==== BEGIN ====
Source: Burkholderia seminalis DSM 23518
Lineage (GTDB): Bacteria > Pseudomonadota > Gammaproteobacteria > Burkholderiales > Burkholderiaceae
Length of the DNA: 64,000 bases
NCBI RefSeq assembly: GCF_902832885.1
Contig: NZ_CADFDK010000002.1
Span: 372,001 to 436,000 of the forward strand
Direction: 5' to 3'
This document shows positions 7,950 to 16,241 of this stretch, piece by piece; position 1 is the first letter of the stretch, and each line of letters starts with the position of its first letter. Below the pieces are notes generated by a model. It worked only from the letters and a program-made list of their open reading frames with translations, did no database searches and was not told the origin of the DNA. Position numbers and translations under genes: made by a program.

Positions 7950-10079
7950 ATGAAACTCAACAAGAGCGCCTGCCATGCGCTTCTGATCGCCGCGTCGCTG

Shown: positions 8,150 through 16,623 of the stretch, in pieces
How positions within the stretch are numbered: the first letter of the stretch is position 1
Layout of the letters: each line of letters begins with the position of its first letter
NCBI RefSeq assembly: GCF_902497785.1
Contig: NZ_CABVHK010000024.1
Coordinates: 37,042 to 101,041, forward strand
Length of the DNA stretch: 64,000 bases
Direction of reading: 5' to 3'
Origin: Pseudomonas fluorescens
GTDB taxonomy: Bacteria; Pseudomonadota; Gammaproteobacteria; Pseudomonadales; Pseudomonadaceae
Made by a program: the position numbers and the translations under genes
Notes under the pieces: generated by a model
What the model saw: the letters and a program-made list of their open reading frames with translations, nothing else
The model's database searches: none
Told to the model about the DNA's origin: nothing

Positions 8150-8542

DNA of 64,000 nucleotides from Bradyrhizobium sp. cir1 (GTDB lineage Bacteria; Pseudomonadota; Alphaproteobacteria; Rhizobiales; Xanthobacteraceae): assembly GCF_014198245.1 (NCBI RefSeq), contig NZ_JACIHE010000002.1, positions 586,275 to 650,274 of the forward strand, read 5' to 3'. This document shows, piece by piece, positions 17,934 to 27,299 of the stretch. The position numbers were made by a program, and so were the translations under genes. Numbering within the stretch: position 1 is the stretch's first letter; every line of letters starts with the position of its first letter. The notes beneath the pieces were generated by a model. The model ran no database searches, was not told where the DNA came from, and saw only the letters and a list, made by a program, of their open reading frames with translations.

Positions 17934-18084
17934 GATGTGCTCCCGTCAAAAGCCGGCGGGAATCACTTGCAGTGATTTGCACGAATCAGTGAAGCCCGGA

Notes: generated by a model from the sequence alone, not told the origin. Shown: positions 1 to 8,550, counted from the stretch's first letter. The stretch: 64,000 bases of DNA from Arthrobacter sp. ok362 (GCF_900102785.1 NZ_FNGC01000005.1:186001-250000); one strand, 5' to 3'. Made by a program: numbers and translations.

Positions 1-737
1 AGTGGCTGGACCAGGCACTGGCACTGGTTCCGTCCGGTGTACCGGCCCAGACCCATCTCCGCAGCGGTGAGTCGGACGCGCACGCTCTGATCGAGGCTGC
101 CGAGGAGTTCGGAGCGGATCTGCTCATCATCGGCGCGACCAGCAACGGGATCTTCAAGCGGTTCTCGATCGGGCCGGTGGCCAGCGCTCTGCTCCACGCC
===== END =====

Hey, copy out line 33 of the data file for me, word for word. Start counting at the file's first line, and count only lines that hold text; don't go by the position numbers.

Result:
101 CGAGGAGTTCGGAGCGGATCTGCTCATCATCGGCGCGACCAGCAACGGGATCTTCAAGCGGTTCTCGATCGGGCCGGTGGCCAGCGCTCTGCTCCACGCC